Sunday, April 22, 2012

My Guruplug + USBLCD

A lot of years ago, I set up a hacked XBox Crystal as a download server, file server and repository. I installed a Gentoo GNU+Linux distro, and I decided not to install X-Windows, because of the low RAM the XBox has (64 MB). The XBox worked great, but due to its low memory, was a bit slow (a lot of HDD thrashing happened) when performing some tasks, like downloading files using aMule daemon, for example. So two years ago, I decided to retire my old XBox to replace it with a Guruplug Server +.

The Guruplug Server + is a nice and small ARM machine. It has a 1,2 GHz CPU, 512 MB RAM, two Gigabit Ethernet ports, WiFi, Bluetooth, an eSata port, two high speed USB host ports, a microSD card reader, etc. The problem with this machine is that it has a flagrant design flaw: The internal heatsink is unable to keep the CPU and memory cool, and this makes the system highly unstable. In my first tests, the system was continuously rebooting even with medium-low CPU loads. This problem was reported to Globalscale (why didn't they discover it anyway?), and in the second batch of Guruplugs, the heatsink was replaced with a tiny and very very noisy fan. The heat problem was solved, but for most users, the noise created a new problem.

To solve the heat problems, I decided to mod my Guruplug. I removed the heatsink, the internal 5V power source (later I used it for The Fonera Plugstrip) and used the hollow it left to add a big heatsink with a silent fan.

The removed tiny heatsink

The removed power source

The heatsink with the fan occupies the space left by the power source

Another capture of the heatsing with the fan
I applied polysynthetic silver thermal compound on the CPU, the RAM chips and the Gigabit Ethernet PHY, and placed the heatsink over them. Then I wired a panel mounted Jack to the 5V input and to the fan power cables. I had to do two holes on the case: a small one for the panel mounted 5V DC Jack, and a big one for the fan. This is the finished mod.

As you can see, the fan has a big air flow input. Ideally, I should have made some more holes to the case, for the air flow output, but it looks like it's not needed, the system works perfect as is, and is very stable (no hangs/reboots in almost two years of work!). To power the entire system, I use a 5V/25W power brick. I could have used a smaller one (maybe 10W are enough), because the entire system drains less than 5W, but as I also have to add a hard disk (about 2,5W more) and maybe some more USB bus powered devices... better safe than sorry.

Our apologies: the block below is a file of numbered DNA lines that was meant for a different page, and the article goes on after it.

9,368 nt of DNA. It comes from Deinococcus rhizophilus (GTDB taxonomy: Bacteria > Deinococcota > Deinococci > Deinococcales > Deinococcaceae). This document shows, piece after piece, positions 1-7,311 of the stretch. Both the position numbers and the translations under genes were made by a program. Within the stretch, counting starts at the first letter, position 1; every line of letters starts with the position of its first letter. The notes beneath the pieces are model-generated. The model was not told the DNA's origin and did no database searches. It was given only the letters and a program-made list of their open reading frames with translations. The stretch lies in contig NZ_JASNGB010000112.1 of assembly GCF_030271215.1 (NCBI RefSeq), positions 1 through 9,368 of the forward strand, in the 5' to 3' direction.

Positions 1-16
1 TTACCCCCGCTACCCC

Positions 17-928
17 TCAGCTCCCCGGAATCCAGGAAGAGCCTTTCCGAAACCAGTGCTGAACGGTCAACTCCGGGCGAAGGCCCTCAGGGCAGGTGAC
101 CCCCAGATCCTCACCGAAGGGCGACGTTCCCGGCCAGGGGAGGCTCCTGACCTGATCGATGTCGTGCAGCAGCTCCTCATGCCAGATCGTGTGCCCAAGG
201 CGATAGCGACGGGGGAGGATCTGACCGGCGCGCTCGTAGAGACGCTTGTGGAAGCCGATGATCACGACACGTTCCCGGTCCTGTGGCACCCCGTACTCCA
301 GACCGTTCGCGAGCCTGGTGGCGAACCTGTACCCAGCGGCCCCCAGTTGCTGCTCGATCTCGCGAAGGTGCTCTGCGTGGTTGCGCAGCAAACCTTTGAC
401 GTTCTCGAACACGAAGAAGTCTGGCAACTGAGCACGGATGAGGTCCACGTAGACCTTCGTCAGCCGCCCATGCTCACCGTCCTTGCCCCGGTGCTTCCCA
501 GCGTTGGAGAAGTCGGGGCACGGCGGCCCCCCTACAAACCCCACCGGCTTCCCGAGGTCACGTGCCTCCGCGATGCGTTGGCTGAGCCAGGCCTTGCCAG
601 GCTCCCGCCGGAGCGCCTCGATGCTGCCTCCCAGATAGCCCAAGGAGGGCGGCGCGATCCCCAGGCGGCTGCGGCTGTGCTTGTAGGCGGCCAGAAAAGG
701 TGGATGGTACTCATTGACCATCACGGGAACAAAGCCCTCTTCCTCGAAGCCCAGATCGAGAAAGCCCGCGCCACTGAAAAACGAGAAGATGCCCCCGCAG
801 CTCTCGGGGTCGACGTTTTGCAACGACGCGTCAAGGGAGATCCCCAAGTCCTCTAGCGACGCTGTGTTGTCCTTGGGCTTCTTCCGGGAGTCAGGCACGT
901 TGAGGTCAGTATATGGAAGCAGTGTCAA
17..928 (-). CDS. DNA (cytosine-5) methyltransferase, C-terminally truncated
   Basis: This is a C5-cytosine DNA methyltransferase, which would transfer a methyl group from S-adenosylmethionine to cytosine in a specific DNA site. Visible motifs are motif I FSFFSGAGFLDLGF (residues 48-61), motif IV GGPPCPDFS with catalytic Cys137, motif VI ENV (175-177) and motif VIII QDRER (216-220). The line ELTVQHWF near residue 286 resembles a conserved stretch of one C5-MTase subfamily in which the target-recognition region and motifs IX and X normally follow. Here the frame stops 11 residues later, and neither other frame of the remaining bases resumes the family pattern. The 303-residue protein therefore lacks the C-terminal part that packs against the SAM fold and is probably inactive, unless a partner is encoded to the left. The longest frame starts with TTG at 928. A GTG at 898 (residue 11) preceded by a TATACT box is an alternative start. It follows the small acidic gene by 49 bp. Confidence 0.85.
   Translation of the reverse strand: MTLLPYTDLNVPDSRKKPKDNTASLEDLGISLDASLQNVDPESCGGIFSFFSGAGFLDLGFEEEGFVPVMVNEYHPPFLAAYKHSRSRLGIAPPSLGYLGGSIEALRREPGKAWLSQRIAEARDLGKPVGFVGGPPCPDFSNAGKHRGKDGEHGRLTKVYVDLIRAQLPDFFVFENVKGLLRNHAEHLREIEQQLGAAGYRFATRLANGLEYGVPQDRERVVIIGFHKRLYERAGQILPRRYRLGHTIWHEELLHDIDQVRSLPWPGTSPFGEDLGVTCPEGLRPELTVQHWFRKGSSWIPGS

On the software side, I have built a custom Ångström GNU+Linux distribution. To build the system I have used OpenEmbedded, a set of tools, scripts and configuration files, aimed to build GNU+Linux distributions for embedded systems. OpenEmbedded uses a tool called BitBake for building. BitBake is similar to the Portage tool used in Gentoo distribution, but it is aimed to cross compile for embedded systems.

The Ångström OS image I have built is console based (no X-Windows) and has tools for file serving (samba, ftp, sftp), file sharing (aMule daemon, rtorrent), file downloading (plowshare), and media serving (mediatomb). I have also created some scripts that report specific events to a Twitter account (using OAuth authentication), automagically mount external USB disk drives read only (for unpluging without having to manually unmount them), and share its multimedia contents via mediatomb.

The system works perfect, but I was still missing something: a way to promptly know the system status at a glance, without having to use a computer/smartphone/tablet with a SSH or web client. For that task, I dedided to create USBLCD.

LCD + LEDs + Pushbuttons + USB
USBLCD is just what its somewhat unimaginative name says: A USB board with a LCD. Going into details, it has a 2x12 characters LCD, 6 LEDs, 5 pushbuttons and of course the LCD interface. The heart of the board is a PIC18F4550. There is a small expansion connector to the right of the board, in case I dedide to plug something in (like for example a temperature and humidity sensor). I have defined a simple protocol that allows the host to display whatever it wants in the display and to turn ON and OFF the LEDs. The protocol also defines a way for the USBLCD board to notify the host when a pushbutton is pressed and released.

Guruplug + USBLCD + eSata HDD
A small program running in the host, can display three different screens and switch among them when the user pushes the buttons. The first screen shows the upload and download bit rates, and the disk usage in bytes and %. To the bottom right there is a "spinner" made by cycling the "|/-\" characters. The second screen shows the last file downloaded by plowshare, aMule daemon or rtorrent. The third screen shows mediatomb status and allows to launch and kill it. Just by having a quick look to USBLCD, it's possible to know the system status without the need to launch a SSH client and log in the system. Mission accomplished. If you are interested in making your own USBLCD, or are simply curious, you can get the schematics, gerber files and sources for both the microcontroller and the host here.

BONUS: for the LCD, I have used one without backlight, but the board is also prepared for displays with LED backlight. There is a small mosfet transistor driven by a PWM inside the microcontroller, that can drive LEDs up to 300 mA. I have connected another USBLCD board to a white LED strip and have coded a PWM driver. The firmware allows you to change LED intensity from 0 to 100% in steps of 1%, and it also has a timer that automatically shuts down the light when the count hits 0. Both the remaining time and the LED intensity are shown in the screen. Source files for this function, here.

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